From the Evening Star, November 19, 1913. By Walt Mason.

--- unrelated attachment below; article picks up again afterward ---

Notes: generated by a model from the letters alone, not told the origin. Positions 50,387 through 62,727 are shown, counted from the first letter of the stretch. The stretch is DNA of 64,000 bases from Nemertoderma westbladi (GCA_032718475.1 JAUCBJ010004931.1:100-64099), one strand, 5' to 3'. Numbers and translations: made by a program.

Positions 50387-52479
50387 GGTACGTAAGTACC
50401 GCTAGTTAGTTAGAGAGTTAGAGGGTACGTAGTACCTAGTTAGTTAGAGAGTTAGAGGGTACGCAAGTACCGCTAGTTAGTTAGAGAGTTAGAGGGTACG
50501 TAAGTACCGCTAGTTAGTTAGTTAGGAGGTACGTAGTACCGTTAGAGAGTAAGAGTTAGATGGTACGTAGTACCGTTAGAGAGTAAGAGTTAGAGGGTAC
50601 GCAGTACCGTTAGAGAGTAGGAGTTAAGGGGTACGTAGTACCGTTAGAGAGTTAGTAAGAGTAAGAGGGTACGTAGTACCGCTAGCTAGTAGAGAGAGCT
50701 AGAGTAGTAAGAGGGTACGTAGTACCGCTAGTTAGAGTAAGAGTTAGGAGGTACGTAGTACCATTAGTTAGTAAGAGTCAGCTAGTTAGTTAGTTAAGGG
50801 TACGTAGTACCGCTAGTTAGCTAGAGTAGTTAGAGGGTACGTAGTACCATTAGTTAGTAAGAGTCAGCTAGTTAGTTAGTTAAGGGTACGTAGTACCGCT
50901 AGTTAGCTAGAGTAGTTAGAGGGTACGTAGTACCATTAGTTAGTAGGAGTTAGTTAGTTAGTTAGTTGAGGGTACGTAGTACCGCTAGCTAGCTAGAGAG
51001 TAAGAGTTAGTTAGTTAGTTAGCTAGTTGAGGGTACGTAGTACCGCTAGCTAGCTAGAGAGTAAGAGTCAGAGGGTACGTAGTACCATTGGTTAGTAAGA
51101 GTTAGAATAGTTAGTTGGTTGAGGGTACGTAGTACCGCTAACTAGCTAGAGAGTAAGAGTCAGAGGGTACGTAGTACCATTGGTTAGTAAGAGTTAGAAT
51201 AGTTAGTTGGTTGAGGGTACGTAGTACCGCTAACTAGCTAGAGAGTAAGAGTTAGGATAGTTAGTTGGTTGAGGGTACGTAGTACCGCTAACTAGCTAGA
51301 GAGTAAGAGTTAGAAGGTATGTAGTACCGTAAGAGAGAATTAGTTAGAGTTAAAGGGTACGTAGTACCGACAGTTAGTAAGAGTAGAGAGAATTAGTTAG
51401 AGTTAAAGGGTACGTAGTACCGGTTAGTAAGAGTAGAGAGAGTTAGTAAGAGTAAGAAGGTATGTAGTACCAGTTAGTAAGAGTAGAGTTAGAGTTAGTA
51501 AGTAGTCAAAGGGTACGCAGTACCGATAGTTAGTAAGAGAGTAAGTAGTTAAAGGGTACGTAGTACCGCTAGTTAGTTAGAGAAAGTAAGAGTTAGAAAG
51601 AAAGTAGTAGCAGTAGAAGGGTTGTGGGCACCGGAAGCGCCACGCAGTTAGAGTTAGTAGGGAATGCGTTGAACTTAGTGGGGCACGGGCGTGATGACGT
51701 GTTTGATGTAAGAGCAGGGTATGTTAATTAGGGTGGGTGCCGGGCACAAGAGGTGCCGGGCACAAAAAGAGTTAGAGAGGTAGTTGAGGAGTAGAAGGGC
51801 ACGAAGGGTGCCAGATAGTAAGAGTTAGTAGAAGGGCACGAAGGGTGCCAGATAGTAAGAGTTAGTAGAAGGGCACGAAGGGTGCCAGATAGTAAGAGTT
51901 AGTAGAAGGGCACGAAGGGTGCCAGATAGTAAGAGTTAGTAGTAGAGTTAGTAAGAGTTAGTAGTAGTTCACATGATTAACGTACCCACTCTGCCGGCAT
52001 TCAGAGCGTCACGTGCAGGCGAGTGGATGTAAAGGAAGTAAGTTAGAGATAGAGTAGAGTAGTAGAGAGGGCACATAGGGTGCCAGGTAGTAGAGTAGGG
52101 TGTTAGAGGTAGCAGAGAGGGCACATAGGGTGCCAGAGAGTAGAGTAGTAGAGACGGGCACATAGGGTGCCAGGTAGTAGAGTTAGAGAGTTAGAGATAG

Sometimes I get sore and ranty o’er the work I have to do, and I rip around the shanty till the atmosphere is blue. “Why,” I ask the cat, “in thunder should a fellow toil and slave? All this skirmishing for plunder merely brings him to the grave. You are wise, old cat, in dreaming, dreaming of your feline joys, while the human chumps are screaming for some prize not worth the noise; you are wise, you derned old tabby, dreaming as the minutes scoot, while men wear their tempers shabby chasing after Dead Sea fruit.” Then I walk three blocks or seven, just to soothe my nerves a few, and encounter ten or ‘leven men who have no work to do. Men as good as I or better, who are nathless down and out, shackled by misfortune’s fetter, all their hopes gone up the spout. Men whose poverty is shrieking, men of evil luck the sport; men who spend the long days seeking work, just work, of any sort. Then I go back to my shanty in a chastened frame of mind, having seen worse hell than Dante, and resume the pleasant grind.